The 'indie' label as a catchall
'Independent films," or just "indies," have become a major talking point for reviewers and a powerful selling point for moviegoers - as the Sundance Film Festival, unfurling this week, reminds us each January with its focus on pictures made outside the Hollywood studios.Skip to next paragraph
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But what does "indie" really mean - assuming it means anything at all in this age of globalized mass media? Opinions are varied, as are the movies grouped in its ever larger tent.
"It certainly doesn't have much to do with budget any longer," says Peter Brunette, the Reynolds professor of film studies at Wake Forest University in North Carolina. "Personal, idiosyncratic films can cost more than $50 million these days," he continues, "and a company like Miramax has been so successful in mainstream America that you can no longer [automatically] say what they put out is an 'independent' film. Independent of what?"
None of which means there's no such thing as indie cinema, Dr. Brunette adds. "You know it when you see it. Look at 'Garden State' and 'Tarnation' and 'You Can Count on Me,' to name a few. Independent cinema is alive and well. It only appears [otherwise] when an excellent but modest film gets overhyped at Sundance and has trouble competing financially with mall movies!"
Ray Carney, a Boston University professor who manages the Independent Film Pages at www.Cassavetes.com, has another take. "Like an Academy Award nomination," he says, "being called 'independent' has become a way to sell your movie - to make it seem more exciting, more out there, more original. It's been co-opted by the culture of salesmanship," he says.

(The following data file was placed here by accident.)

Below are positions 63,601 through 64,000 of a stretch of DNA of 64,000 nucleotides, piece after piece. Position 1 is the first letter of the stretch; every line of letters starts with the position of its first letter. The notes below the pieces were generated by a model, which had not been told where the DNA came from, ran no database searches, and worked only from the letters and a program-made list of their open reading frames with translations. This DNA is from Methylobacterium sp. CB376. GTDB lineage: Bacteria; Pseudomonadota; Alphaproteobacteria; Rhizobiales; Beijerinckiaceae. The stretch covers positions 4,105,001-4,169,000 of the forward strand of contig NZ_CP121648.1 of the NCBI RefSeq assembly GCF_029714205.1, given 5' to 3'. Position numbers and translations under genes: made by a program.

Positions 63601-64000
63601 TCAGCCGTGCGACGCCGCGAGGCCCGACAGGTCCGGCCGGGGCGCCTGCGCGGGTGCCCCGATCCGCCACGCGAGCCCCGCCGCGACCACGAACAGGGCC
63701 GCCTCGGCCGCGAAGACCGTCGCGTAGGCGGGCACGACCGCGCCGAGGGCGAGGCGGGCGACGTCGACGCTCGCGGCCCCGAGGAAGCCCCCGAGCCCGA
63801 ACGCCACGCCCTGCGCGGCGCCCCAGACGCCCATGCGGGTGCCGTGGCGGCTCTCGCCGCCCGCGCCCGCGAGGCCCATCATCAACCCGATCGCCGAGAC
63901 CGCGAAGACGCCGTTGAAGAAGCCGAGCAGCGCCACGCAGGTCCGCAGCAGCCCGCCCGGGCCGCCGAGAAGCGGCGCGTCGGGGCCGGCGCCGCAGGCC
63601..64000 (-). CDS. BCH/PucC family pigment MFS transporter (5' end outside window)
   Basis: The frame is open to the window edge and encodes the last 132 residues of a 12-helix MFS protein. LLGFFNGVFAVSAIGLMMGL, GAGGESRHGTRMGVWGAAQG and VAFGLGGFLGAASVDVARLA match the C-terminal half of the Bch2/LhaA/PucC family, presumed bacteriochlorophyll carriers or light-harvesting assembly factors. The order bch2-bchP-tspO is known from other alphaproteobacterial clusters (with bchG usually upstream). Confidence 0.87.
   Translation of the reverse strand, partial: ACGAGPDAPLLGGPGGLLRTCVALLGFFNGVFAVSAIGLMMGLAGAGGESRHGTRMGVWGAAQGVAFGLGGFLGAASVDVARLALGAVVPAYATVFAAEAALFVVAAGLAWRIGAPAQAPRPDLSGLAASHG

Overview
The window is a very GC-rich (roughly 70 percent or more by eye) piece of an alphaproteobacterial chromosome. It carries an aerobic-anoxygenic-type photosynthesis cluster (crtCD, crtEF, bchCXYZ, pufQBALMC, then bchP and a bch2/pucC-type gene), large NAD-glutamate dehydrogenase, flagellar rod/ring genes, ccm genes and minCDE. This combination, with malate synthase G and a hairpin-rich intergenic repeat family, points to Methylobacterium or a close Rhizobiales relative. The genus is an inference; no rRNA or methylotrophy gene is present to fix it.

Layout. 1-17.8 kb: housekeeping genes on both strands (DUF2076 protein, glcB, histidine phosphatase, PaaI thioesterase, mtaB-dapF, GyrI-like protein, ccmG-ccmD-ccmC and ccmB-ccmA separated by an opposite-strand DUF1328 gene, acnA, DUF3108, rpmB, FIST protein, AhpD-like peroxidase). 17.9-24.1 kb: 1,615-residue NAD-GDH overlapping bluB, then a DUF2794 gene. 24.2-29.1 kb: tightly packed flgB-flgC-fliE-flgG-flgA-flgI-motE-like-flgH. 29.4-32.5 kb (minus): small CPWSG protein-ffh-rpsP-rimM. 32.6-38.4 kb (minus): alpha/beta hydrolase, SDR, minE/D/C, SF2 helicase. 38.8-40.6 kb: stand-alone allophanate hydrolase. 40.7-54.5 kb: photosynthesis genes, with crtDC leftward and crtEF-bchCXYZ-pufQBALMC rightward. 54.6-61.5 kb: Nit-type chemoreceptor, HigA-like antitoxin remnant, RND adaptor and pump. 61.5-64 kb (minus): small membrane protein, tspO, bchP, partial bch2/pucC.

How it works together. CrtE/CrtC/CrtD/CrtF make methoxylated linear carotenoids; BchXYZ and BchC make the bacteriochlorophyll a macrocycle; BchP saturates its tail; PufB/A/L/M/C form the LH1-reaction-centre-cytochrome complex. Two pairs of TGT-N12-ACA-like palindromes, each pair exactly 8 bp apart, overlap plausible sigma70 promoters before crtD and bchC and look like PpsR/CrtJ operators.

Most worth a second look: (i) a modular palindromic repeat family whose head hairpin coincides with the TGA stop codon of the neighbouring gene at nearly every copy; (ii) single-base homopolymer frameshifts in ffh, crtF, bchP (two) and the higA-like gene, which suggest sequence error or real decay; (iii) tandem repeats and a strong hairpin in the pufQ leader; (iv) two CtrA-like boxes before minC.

Dr. Carney still sees the independent spirit at work, though, naming Su Friedrich, Mark Rappaport, Charles Burnett, and Todd Haynes among today's best exemplars. "Never heard of them?" he asks. "That's because part of working outside the system means being cut loose from the advertising and promotion that make other, unimportant filmmakers household names."
Independent filmmakers have their own views of what indie means.
"Cinema of Outsiders," a book by Emmanuel Levy, collects an assortment of opinions. "Independent film contains a populist rhetoric, against the system, against the grain," says James Mangold, who directed the offbeat "Heavy."
"I used to think it [meant] where the money comes from," says Nancy Savoca, director of "Household Saints," "but now it's about having a vision and a point of view."
Adds director Kevin Smith, of "Clerks" and "Dogma" fame, "What defines independent film is the question: Could this movie ever be made in a studio? If you say no, then that's an independent film."
Blurring this scenario is the fact that Hollywood studios now have "specialty" branches designed to find and distribute independently made features - which arrive in theaters decked with logos from studios that didn't actually produce them.